A simple strategy that worked for me.
I'm bored, and I haven't seen exactly this tactic in everything I have read so far, so I'm going to share it.
I don't currently use this strategy because I am just getting my budget going again. You can check out my journal here if you'd like the full version of that story. This tactic, however, has worked great for me in the past, and I will be employing it again in the near future.
I see a lot of people commenting about having to hide their savings from themselves. I do too, in a way, but I go about it differently than I have seen other people describing.
I set up a second savings account in an entirely different bank than the accounts I do my budgeting from. The bank I used before was in a small town, had maybe 6 total employees and really hard to get to hours. They also had online access, but it was so terrible I never used it, and that's a good thing!
I then did the direct deposit paperwork through my employer to put $50 dollars per week (weekly pay cycle) into that account.
The smaller and more old fashioned the bank, and the more of a pain in the butt it is to get to during operating hours, the better this will work for you.
This is the really important part...
LEAVE THAT ACCOUNT OFF OF YOUR BUDGET!
This way you never see that money on a regular basis. Your budget-inbound check is $50 bucks smaller, sure, but it's not showing up as a transfer anywhere, and you don't see it on the budget at all. Over time the amount grows and before you know it you've got a few hundred bucks in there to use for whatever you want. Toys, trips, fun, whatever!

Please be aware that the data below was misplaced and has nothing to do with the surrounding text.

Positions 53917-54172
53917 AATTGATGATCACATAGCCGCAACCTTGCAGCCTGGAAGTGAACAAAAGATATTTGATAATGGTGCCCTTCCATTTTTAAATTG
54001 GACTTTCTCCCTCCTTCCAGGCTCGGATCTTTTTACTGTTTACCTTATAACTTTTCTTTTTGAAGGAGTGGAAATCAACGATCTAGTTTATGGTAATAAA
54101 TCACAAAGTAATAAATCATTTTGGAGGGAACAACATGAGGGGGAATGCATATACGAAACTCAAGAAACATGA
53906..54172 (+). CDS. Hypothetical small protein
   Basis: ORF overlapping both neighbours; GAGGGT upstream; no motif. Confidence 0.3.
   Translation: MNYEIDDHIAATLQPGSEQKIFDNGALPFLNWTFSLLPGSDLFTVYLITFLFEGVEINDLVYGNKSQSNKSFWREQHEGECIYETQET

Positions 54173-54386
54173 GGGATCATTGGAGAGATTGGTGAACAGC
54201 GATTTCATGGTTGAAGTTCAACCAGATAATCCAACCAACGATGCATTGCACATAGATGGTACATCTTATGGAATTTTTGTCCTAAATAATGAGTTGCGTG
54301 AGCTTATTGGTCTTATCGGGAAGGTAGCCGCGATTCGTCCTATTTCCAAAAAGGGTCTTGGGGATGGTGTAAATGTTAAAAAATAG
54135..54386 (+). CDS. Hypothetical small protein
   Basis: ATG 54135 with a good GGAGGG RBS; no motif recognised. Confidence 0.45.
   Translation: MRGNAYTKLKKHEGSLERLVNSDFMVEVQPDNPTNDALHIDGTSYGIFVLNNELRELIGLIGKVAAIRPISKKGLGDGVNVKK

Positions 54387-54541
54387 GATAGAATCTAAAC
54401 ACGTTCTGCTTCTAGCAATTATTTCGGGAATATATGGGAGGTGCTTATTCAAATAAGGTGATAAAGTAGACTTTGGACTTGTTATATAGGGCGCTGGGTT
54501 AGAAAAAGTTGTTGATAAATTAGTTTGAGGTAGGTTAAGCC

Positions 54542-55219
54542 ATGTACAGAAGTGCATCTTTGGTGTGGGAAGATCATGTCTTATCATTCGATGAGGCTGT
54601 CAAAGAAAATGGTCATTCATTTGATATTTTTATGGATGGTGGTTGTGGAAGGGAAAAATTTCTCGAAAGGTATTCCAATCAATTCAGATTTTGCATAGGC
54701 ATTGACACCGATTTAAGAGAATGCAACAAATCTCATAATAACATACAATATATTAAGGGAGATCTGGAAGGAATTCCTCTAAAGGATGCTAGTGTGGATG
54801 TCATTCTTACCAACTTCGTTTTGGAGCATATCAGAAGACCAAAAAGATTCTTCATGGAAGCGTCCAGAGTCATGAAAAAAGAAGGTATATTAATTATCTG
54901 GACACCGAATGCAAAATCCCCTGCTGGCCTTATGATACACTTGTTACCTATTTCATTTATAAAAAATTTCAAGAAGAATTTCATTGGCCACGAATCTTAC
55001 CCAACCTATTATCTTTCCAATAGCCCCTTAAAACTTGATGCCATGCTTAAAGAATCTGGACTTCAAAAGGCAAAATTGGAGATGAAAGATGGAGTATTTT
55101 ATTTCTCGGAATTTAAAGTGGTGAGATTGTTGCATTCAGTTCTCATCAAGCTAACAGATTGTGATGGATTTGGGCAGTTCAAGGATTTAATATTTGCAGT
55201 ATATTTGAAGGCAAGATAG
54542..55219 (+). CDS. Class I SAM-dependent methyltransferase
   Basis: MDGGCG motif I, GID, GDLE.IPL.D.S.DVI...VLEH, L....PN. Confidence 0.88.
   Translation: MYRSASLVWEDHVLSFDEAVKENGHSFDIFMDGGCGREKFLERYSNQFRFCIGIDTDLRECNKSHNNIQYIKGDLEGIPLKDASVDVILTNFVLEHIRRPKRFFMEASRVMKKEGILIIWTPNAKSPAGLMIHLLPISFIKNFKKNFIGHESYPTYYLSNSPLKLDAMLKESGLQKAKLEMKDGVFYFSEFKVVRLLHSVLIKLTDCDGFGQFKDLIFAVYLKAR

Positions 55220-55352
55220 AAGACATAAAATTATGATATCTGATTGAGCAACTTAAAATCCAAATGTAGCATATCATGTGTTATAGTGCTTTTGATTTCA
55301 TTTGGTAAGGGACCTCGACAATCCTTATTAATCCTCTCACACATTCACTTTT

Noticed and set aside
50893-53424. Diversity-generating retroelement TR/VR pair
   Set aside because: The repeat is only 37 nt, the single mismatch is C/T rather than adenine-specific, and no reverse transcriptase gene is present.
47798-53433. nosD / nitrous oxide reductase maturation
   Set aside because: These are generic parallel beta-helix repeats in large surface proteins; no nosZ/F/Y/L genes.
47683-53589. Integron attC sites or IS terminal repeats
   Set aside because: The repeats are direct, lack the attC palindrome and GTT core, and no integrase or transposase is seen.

I'm not at all suggesting that $50 bucks is the right amount for you. I have no idea what your situation is, so you'll have to think about that yourself. Even if it's $10 bucks per week and you let that go for two months, all of the sudden you've got $80 bucks to take your girl out to a nice dinner, or whatever.
The point is set up a savings account in a different bank, direct deposit a little cash in there every check, and KEEP IT OFF YOUR BUDGET.
I do this too! Kinda.
I used to have a setup more like yours, with my primary bank being close and then I opened a savings account far away. I had my direct deposit set to go into the far away savings account and would transfer partial funds to my checking account like an allowance, with the rest left to age. Eventually my close bank became too fee laden on the checking account so I left that bank and opened a fee-free checking account with the far away bank. I lived for a bit with the far away bank as my primary bank but found myself missing both the occasional benefits of a close bank and the peace of mind that comes from having a secondary bank account. So now I have that secondary bank account again, only now it's also a close bank.
This time it's not as a savings account but second checking account that I treat as emergency access only. Direct deposit still goes into my far away bank (now main bank) but spare change, small cash/checks to deposit, etc I will put in the emergency account at this close bank. The debit card for this account is left at home and not considered as part of my wallet. Now, this account does require regular scheduled deposits to avoid a monthly fee, so I have my main account set with a scheduled transfer every month. Luckily the minimum deposit needed on this secondary account to avoid the fee is only a penny, but I do one better and transfer myself a dollar lol.